Anthropology is the study of humans, and at the University of Oregon we accomplish this through the integration of three distinct yet complementary subfields – archaeology, biological anthropology, and cultural anthropology. Our department is dedicated to better understanding human cultural and biological origins and diversity through education and research. The faculty is committed to excellence in teaching and to the advancement of knowledge through local, national, and international programs of research. As anthropologists, we are engaged in understanding recent and historical developments in the world at large, and we also seek to bring anthropological perspectives to bear on the problems of a modern global society. The department embraces a broad intellectual pluralism where different theoretical and methodological approaches are recognized and valued.
Were humans in the Americas 100,000 years earlier than scientists thought?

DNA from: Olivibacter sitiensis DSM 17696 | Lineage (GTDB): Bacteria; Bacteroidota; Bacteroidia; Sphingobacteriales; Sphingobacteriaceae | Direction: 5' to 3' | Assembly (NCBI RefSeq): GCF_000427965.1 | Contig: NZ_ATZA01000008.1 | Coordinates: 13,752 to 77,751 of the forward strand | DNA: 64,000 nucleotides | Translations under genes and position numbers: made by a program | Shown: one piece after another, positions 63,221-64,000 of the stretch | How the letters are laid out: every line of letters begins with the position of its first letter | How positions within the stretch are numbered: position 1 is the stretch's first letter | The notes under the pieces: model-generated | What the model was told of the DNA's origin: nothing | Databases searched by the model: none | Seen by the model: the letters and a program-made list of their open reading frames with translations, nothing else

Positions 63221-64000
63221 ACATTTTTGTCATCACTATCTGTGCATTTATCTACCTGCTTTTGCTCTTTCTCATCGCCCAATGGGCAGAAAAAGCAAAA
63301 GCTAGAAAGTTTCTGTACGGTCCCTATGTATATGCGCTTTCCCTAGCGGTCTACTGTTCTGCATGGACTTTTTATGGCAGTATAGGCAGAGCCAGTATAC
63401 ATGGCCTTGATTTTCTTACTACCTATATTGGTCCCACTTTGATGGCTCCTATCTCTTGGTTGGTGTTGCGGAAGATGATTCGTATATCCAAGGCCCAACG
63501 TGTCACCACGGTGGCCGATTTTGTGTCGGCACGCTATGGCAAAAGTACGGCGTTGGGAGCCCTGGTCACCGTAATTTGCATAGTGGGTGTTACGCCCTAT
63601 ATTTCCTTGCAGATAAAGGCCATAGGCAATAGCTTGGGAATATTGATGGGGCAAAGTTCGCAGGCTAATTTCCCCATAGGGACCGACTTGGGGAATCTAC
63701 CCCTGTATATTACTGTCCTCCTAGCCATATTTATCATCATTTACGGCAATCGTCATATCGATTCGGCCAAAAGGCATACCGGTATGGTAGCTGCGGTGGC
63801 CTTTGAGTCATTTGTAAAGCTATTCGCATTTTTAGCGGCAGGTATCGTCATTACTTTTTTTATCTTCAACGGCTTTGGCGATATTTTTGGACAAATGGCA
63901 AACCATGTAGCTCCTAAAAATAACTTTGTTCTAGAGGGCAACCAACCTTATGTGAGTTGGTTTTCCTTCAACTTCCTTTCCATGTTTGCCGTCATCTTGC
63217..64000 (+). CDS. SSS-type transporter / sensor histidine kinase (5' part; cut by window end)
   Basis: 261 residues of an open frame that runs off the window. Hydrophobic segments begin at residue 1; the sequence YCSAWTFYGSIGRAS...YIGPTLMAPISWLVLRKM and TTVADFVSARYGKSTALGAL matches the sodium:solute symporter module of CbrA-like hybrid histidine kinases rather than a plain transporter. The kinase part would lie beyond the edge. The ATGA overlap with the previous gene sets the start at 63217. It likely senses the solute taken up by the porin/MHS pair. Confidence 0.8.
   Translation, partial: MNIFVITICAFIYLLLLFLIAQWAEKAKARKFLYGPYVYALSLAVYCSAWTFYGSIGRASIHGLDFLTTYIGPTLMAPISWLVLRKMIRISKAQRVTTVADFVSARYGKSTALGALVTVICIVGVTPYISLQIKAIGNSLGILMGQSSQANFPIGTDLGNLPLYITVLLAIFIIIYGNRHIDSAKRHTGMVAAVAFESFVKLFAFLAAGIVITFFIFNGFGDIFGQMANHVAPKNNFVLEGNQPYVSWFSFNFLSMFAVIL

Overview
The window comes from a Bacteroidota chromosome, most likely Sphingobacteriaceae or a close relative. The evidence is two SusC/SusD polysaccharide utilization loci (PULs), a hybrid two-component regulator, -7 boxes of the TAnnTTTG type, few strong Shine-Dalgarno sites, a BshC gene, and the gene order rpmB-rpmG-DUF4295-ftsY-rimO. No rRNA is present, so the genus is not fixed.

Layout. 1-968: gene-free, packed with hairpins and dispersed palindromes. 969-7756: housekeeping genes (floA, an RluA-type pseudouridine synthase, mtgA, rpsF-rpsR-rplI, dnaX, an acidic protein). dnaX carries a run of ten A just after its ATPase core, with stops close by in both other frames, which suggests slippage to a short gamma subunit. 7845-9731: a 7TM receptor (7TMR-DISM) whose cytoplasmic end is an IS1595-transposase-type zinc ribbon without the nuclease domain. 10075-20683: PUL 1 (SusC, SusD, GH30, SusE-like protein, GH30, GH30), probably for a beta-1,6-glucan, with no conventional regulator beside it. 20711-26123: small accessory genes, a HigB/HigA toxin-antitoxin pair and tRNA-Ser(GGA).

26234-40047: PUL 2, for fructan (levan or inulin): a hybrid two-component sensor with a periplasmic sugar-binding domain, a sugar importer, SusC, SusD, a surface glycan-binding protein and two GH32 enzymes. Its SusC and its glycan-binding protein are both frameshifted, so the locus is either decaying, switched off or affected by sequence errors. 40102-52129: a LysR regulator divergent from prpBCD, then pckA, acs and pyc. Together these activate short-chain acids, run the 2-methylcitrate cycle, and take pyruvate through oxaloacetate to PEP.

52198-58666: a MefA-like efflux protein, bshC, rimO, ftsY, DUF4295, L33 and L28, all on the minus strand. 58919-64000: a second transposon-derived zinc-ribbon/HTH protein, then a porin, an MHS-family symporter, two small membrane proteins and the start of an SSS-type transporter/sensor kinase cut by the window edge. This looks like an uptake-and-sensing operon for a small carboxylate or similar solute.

By Lizzie Wade Apr. 26, 2017 , 1:00 PM
What broke the 130,000-year-old mastodon bones in California? Most archaeologists would tell you it couldn’t have been humans, who didn’t leave conclusive evidence of their presence in the Americas until about 14,000 years ago. But a small group of experts now says that the fracture patterns on the bones, found during highway construction near San Diego, California, must have been left by humans pounding them with stones found nearby. If correct, the paper,...
Dr. Carol Silverman will be giving an Oregon Humanities Center Work in Progress lecture on Friday June 2, 2017 at 12:00 pm in 159 PLC. The talk is entitled, “Global Gypsy: Appropriation, Hybridity and Race.”
Chris Harrington was awarded Global Oregon International Research Funds for his proposal entitled, “Fermented cassava beverage (chicha) production as a cultural countermeasure.” The $2000 award will be used for his summer/fall field research with the Shuar of Ecuador. Congrats Chris!